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Discover.com Website Design Review

The Site that Earned a Top Score in 2004 Hasn’t Lost Too Much Ground. The Lesson Here is Simply a Wake-Up Call—for Online Publishers, Continuous Improvement is a Requirement Just to Keep Up.

Readers familiar with Mequoda as Internet Media Review (IMR), might remember that Discover.com was given the number one Best Practice Ranking for Consumer Magazine Website Design. Since that time, a lot has changed—for Discover.com, for the Mequoda website design scorecard and for magazine websites.

The changes: Discover.com was bought from parent Disney by Bob Guccione Jr. at the end of 2005; IMR changed its name to Mequoda and has increased the scorecard to include 14 categories instead of the original 10 and finally the drastic improvement of media websites in the last two years has raised the bar for all entrants considerably. At the end of the review, Discover.com has lost a little ground, but not much. This scorecard shows that Discover.com still brings the right strategy to their site, increasing subscriptions and consumer reach.

Bob Guccione Jr. (founder of Spin and Gear) bought Discover and its respected, intelligent science and technology editorial because he wanted to “eradicate the preciousness of the science category.” He wanted to make a magazine accessible and interesting to a mass audience. Readability, labeling and language and relationship building are some of the good grades on this scorecard that bear out this argument. But, If he really wants to follow through on his promise to make the magazine site more “exciting and entertaining,” Discover.com has some work to do in community building and content webification.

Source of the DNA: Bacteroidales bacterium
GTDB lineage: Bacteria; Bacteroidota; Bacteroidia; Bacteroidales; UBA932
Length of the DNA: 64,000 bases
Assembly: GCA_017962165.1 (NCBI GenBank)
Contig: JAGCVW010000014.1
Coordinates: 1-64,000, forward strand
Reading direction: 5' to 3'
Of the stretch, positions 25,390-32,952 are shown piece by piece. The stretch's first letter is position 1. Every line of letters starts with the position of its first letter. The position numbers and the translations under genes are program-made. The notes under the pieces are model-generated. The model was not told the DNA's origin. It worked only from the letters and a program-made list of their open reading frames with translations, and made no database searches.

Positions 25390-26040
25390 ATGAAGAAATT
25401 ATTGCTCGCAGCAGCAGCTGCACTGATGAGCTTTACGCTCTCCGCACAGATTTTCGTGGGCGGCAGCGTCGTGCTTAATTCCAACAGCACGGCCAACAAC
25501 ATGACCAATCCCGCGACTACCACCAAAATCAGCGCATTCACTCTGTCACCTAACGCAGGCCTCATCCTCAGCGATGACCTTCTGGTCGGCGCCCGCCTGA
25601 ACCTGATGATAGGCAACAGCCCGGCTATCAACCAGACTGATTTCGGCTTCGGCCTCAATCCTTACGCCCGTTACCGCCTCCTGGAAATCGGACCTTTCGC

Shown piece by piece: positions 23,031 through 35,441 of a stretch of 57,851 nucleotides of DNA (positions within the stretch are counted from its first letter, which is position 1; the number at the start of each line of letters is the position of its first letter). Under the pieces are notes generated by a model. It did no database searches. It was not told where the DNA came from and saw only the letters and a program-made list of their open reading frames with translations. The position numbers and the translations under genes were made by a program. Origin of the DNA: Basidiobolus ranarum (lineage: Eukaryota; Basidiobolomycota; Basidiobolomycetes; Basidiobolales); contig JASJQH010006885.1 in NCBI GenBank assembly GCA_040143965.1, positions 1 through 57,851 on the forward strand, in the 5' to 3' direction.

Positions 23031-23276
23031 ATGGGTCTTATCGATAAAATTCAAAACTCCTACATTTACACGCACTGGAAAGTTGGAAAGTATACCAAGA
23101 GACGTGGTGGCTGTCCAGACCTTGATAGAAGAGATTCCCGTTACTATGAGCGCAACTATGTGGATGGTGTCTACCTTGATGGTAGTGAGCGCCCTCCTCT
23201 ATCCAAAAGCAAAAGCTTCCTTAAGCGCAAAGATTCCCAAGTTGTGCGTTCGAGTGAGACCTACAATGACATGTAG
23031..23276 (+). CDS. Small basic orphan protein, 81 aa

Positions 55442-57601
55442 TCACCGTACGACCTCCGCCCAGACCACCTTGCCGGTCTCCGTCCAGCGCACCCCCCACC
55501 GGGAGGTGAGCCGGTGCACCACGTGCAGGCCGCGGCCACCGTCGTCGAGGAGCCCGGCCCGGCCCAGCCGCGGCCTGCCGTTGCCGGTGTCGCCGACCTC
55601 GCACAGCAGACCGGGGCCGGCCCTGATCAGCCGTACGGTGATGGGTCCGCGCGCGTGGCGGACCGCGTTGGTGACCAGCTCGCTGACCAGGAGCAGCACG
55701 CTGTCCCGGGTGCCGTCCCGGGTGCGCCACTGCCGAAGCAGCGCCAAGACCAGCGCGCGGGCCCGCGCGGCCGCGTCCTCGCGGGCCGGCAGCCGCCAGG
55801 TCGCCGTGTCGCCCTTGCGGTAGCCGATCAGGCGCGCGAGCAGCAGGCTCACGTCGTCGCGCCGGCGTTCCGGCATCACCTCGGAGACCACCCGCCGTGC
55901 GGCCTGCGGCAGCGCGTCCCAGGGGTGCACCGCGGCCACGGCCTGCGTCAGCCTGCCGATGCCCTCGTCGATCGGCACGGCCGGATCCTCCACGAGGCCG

• Discover how they balance their homepage real estate for in-house advertising and external advertising – page 8
  • Learn how Discover.com takes advantage of personalization features to build relationships with users – page 10
  • Understand why Discover.com is leaving a great opportunity on the table by ignoring this one very viable community building tool – page 12
  • Avoid the mistake Discover.com is making in their website navigation – page 14
  • Find out what’s missing from the Discover.com site that could have users coming back for more everyday – page 21

Discover.com’s Mequoda Scorecard

1. Strategic Intent – A

Discover.com is a hybrid site with revenues coming from both advertising and subscriptions. The user coming for content will see both the advertisements on the top and right side of the page, and the subscribe actions on the nameplate and menu bar. In addition, unknown users will be encouraged to subscribe on the content wall that appears before subscriber-only articles (most of the content on the site).

Visually, the actions that satisfy user needs and business needs are prioritized well. The site real estate for in-house advertising (for subscribe) and external advertising are well balanced with the user’s desire for content browsing and readability.

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2. Content Webification – C

The way that people expect to consume content online is changing rather fast—in case you hadn’t noticed. Discover.com hasn’t kept up—there are no podcasts, blogs, not even an RSS feed to be found.

I did see a link to a video on one story, but the link was to a partner site “For video of this story, visit our partner, www.sciencentral.com.” Partnerships are a viable option to conserve costs—we’d just like to see the videos promoted better and more of them. Users love interactive and multi-media sites, that’s why they’re hurting their eyes reading a screen and not reading the print magazine, after all.

3. Relationship Building – A

Discover.com is very effective at acquiring email addresses and opening relationship building conversation. The site offers some content for free, but most of the articles are behind the content wall. After reading a paragraph, unknown users are shown a login/register wall with options for free registration for partial access or subscribing for full access.